The women took action in the Swiss courts, seeking a ruling that the Swiss authorities had done too little to implement into domestic law international legal obligations to reduce carbon and greenhouse gas emissions, increases in which have done so much to contribute to global warming. These international obligations were established first in the Kyoto Protocol in 1997 and were then revised and formalised in 2015 by the Paris Agreement, a binding treaty in international law.

Part of the problem in Switzerland was that the authorities had in fact legislated to implement their international obligations into domestic legislation. But that legislation was then rejected by democratic vote in a popular referendum. This is a real struggle for law-makers everywhere—the scientists are telling us we need to make changes to our behaviour that we just do not want to make.

The women did not get the remedy they sought in the Swiss courts, so they took their case to Strasbourg, to the European Court of Human Rights. Now, this court has only one job: to enforce the European Convention on Human Rights. And the problem for the Swiss women is that the ECHR contains no right to a sustainable environment. So the women tried to shoehorn such a right into the right to life (which the Convention certainly protects) and into the right to privacy (which the Convention also protects).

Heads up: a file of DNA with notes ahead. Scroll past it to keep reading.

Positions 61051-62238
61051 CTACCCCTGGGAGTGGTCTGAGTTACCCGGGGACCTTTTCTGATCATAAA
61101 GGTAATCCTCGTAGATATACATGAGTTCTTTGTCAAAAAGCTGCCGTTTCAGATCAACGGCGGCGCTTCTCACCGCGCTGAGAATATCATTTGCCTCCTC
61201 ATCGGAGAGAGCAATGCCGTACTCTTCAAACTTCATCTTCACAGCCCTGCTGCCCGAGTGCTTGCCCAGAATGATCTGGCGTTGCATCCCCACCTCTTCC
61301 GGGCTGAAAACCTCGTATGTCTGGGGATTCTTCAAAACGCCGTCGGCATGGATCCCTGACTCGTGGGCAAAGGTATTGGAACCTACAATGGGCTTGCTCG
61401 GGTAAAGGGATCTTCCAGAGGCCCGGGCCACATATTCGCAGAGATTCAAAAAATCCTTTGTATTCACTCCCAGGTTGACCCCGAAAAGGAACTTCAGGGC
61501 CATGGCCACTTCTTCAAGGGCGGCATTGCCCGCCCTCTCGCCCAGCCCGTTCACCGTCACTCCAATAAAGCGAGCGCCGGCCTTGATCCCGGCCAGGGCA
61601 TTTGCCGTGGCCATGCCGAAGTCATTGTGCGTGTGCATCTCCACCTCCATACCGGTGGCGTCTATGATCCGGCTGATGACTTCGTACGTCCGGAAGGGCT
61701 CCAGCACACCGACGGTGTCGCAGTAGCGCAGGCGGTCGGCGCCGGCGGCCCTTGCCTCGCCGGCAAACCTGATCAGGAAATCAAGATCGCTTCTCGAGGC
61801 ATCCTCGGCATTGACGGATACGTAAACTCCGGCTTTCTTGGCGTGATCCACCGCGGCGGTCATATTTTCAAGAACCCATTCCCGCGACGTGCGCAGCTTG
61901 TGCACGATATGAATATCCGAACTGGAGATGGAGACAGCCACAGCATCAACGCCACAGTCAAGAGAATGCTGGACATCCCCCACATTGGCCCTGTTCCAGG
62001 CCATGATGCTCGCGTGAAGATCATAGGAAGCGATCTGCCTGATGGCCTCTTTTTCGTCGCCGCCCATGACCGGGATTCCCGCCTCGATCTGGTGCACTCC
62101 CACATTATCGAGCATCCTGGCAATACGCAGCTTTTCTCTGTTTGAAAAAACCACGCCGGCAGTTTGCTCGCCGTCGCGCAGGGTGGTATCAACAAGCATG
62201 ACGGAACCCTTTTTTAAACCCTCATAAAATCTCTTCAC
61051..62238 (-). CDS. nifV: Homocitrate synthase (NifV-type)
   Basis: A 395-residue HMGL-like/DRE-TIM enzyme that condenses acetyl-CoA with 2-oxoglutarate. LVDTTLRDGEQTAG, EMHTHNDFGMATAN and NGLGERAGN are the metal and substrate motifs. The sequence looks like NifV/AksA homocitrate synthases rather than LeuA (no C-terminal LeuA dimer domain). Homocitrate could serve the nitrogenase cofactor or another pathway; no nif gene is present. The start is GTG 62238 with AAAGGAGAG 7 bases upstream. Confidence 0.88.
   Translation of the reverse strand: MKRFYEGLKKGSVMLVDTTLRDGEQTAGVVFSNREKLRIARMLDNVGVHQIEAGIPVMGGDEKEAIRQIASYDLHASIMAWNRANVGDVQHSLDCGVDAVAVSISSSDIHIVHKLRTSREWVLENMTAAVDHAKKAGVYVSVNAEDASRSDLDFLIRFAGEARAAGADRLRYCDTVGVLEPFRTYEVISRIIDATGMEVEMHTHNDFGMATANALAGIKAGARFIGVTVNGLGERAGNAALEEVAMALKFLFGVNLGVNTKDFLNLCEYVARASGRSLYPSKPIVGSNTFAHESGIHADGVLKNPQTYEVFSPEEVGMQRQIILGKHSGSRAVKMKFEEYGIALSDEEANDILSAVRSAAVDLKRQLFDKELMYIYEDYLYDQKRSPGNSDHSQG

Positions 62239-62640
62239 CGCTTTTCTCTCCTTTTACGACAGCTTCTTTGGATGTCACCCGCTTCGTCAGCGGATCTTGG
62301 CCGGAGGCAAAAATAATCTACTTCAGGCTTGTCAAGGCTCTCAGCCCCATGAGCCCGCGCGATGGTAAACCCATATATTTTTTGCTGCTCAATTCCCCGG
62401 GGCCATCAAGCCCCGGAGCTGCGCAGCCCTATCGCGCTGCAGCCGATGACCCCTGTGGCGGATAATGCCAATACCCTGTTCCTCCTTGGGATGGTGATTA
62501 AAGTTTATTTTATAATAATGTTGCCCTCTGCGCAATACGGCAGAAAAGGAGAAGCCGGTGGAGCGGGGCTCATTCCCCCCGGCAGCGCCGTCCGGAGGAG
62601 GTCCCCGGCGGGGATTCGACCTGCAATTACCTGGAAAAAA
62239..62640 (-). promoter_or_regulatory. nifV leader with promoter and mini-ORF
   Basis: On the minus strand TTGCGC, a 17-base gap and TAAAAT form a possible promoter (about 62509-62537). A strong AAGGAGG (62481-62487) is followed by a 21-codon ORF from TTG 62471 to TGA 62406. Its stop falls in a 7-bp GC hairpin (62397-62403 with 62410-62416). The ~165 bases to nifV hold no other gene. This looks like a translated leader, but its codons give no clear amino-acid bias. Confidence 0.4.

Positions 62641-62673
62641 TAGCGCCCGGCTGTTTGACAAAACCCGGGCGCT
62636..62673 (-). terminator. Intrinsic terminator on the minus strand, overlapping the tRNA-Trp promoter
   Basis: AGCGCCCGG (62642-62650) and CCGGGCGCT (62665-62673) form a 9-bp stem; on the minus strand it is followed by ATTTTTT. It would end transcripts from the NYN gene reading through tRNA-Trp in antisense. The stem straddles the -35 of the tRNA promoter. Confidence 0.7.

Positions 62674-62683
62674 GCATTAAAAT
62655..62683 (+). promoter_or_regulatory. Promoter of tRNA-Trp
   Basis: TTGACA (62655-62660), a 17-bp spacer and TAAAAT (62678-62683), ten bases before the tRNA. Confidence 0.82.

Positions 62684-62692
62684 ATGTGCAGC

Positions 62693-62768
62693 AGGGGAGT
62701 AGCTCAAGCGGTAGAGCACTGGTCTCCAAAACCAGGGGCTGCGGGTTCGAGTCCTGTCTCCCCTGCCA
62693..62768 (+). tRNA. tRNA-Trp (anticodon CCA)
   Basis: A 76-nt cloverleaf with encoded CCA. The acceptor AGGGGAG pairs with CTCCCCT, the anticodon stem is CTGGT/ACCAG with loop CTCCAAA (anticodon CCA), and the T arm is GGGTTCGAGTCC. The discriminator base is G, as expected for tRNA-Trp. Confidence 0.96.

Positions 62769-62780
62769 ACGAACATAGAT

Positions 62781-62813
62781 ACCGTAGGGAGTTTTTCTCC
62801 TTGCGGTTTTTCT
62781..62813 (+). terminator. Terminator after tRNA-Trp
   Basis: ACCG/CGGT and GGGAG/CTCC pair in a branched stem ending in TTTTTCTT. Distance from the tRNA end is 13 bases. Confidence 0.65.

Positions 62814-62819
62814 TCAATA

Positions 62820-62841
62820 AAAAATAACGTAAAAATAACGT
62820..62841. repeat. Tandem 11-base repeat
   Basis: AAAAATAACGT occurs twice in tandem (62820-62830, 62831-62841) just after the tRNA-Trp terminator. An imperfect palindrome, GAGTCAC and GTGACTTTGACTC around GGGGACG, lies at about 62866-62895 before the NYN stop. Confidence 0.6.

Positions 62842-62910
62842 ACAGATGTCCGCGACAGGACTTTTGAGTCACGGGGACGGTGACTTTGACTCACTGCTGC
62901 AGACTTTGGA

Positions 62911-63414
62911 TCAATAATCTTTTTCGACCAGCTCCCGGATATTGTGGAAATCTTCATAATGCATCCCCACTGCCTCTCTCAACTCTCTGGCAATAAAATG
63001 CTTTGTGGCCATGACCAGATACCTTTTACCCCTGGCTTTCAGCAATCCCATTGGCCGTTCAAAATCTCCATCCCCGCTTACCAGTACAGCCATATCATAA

The Herald: European Court of Human RightsEuropean Court of Human Rights (Image: free)

Such a case has been building for years—environmental campaigners have been turning more and more to the courts in Europe to put pressure on governments to go further and to act faster to address global warming. In France the courts have fined the administration for not doing enough. In Germany the courts have thrown out aspects of domestic law for being too vague. In the Netherlands the courts have gone further, ruling that political failure to combat climate change was in breach of fundamental rights.